In a collaborative study with the Philippine Women Centre in Vancouver British Columbia, Canada (PWCBC), together with Kim Villagante, a community based researcher and member of the PWCBC, this project is exploring how the PWCBC has used visual and performative art forms to organize, educate and politicize. The PWCBC has focused much of its research and advocacy work on Canada’s Live-in-Caregiver program (LCP) that brings in domestic migrant workers to Canada (well over 90% of whom are Filipina women) to provide child and elder care in the homes of their employers. The PWCBC research has uncovered the racist, classist and sexist underpinnings of the LCP and how it contributes to the creation of a subclass of hidden exploited migrant workers. Through the research of the PWCBC and other academic allies, it is clear that the LCP is primarily a labour policy, one that has become Canada’s default child and elder care program, and one that undermines these workers human rights, shattering the illusion of Canada as a leader in this area.The research, organizing and advocacy work of the PWCBC has been substantial and highly creative, using visual and performative art–powerful methods that can tell a story and engage with the hearts and minds of audiences and community members, leading to change. We have been focusing on the PWCBC’s three Political Fashion Shows, where fashion and theatre are employed to tell stories of Philippine history and transmigration, subverting the way fashion or dress has been implicated in Filipina women’s subjugation. We have traced the earliest roots of fashion shows being used as a political tool by a Filipino political organization to 1985, where in the Philippines, a political fashion show was organized by GABRIELA which stands for General Assembly Binding Women for Reform, Integrity, Equality, and Action. Most political fashion shows in the Philippines are linked to elections to spread political awareness amongst the masses. Outside the Philippines, Filipina and migrant worker organizations in Los Angeles and New York have also employed the genre, however, the PWCBC was the first North American group to take up the use of this format.
The first fashion show was held in Vancouver in March 2004 and was entitled “Product of the Philippines: Made in Canada”. It focused on Philippine history and grew out of work study groups examining precolonial times and Spanish and American colonization of the Philippines. The second fashion show was held a year later in 2005 and was called “Philippine Independence Re-veiled” and continued with the exploration of Philippine history, this time focusing on independence. The third show was held in 2008. “Scrap: A Political Fashion Show to Stop Violence Against Filipino Women” focused on Filipino women’s experiences of violence encountered as migrant workers, mail order brides and through human trafficking.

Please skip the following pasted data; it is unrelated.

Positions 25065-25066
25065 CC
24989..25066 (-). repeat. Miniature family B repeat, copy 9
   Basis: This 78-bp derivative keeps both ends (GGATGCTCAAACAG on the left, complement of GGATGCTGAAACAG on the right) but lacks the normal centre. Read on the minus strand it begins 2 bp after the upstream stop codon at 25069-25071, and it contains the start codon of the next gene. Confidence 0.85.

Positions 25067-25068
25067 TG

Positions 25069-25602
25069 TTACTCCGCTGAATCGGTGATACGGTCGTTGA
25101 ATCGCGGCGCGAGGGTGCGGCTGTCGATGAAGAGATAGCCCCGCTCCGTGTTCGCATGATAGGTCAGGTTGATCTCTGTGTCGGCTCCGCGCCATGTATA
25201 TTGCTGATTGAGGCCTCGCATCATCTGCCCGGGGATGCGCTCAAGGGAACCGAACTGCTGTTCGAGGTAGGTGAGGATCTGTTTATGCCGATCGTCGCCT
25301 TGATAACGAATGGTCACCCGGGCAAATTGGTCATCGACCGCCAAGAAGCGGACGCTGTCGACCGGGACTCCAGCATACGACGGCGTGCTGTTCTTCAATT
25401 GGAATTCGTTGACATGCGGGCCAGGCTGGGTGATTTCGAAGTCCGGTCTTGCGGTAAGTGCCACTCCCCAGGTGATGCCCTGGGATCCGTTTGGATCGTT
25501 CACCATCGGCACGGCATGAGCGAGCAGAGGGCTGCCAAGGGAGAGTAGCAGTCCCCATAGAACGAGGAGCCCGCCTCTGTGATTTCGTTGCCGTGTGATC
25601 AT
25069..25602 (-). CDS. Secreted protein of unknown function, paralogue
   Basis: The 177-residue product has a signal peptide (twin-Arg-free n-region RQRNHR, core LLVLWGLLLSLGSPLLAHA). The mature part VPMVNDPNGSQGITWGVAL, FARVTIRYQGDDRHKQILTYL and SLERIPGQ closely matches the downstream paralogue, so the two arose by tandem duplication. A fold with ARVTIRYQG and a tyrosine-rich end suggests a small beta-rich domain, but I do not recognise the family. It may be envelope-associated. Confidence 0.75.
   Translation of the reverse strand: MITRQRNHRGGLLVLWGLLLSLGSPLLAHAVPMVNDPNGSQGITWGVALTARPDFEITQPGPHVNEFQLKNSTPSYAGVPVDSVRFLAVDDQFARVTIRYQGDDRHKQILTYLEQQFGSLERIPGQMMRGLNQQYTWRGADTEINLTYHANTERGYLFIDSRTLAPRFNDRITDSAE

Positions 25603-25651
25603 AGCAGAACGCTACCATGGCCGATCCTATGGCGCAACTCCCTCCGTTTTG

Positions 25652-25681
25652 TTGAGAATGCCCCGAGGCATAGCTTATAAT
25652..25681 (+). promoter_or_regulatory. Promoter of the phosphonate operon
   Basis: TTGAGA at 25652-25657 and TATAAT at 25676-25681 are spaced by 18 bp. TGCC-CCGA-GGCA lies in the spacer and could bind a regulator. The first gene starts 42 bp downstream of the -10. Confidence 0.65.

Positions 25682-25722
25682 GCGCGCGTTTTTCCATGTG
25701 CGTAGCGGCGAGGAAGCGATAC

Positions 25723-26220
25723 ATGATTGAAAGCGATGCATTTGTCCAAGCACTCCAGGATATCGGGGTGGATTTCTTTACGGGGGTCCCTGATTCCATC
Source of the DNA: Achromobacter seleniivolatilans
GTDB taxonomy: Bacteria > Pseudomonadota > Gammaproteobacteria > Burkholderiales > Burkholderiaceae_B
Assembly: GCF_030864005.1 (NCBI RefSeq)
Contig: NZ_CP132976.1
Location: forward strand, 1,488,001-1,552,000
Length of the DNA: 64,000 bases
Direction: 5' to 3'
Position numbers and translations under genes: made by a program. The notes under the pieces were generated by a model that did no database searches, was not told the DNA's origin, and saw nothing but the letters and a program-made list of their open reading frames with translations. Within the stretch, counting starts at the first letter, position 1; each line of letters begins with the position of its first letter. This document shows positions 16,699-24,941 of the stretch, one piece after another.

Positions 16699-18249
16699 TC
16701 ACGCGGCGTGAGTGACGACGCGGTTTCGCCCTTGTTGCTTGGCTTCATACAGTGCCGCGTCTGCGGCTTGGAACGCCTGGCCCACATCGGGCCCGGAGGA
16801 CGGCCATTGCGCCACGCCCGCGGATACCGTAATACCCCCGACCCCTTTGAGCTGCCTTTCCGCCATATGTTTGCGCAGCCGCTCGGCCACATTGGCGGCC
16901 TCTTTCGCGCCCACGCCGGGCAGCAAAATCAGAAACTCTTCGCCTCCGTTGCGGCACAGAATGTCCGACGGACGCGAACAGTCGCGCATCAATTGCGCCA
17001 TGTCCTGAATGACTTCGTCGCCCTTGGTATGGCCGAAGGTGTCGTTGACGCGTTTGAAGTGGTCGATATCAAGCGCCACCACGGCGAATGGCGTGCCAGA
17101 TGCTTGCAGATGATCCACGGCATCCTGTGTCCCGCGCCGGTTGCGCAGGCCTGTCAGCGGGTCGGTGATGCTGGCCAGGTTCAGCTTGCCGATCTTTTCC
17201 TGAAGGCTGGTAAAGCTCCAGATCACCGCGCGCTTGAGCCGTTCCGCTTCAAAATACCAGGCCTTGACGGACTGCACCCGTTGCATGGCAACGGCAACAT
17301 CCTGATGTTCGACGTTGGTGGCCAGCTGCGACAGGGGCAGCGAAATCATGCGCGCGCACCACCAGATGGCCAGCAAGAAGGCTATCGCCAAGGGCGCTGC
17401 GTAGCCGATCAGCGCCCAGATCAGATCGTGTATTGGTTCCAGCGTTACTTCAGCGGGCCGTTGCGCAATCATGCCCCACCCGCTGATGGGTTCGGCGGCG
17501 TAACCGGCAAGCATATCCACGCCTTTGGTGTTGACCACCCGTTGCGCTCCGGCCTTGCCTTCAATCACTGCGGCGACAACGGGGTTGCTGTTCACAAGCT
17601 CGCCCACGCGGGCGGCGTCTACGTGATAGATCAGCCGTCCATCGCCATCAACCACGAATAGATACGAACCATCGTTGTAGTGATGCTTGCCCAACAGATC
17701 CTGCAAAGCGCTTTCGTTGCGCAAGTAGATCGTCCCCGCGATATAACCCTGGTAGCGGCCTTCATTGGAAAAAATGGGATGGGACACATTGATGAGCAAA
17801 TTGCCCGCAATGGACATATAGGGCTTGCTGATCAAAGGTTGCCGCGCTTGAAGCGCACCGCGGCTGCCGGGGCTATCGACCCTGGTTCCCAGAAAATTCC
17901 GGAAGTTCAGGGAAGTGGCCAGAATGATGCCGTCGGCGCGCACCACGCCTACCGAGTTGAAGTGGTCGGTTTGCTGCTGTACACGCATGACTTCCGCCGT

This research outlines how the dresses, costumes and theatre of these shows capture aspects of these workers’ lived experiences, moving what was once a private and depoliticized personal struggle into a public, shared, and political project. Participants and audience members of these fashions shows encounter these injustices in a visceral and evocative way, illustrating women’s subjugation, as well as their liberation.
An animated film about the LCP is being made and plans are underway to create a film about the history of the PWCBC, celebrating the important contributions to the women’s movement and the liberation of migrant workers.
Philippine Women’s Centre of BC.
Canada’s Live-in-Caregiver Program (LCP), an animated video by Kim Villagante. The LCP brings in domestic migrant workers to Canada who then provide child and elder care in the homes of their employers.
Butterwick, Shauna (2013). THE POLITICAL FASHION SHOW: PERFORMING THE INVISIBLE INJUSTICES OF TRANSNATIONAL MIGRATION AND ITS POLICY EFFECTS. Paper Presented June 20, 2013 at the 8th Research on Work and Learning (RWL) Conference, University of Stirling, Scotland.